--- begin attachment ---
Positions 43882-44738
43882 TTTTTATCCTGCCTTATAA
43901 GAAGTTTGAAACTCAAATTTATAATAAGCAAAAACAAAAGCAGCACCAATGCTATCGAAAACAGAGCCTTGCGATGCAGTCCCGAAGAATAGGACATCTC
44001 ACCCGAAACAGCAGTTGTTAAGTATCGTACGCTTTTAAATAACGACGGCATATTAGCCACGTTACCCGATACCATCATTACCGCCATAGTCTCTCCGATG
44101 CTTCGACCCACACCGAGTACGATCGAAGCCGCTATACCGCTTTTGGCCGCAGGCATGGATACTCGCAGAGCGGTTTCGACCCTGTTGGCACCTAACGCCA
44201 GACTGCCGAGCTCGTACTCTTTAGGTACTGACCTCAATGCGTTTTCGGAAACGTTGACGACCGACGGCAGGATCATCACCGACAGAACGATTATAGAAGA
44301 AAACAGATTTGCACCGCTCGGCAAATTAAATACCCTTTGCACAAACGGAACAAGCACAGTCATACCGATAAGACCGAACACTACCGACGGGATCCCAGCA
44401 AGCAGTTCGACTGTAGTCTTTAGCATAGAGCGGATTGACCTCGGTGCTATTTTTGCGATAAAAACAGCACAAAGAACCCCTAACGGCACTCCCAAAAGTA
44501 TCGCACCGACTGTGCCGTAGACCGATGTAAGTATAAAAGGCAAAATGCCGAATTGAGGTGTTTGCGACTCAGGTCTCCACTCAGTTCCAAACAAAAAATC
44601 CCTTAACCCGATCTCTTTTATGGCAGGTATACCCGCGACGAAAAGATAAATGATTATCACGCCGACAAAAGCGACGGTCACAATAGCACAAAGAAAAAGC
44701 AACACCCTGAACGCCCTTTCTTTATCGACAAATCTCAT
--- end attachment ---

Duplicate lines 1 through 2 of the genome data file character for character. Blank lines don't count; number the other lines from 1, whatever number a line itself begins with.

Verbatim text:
Positions 43882-44738
43882 TTTTTATCCTGCCTTATAA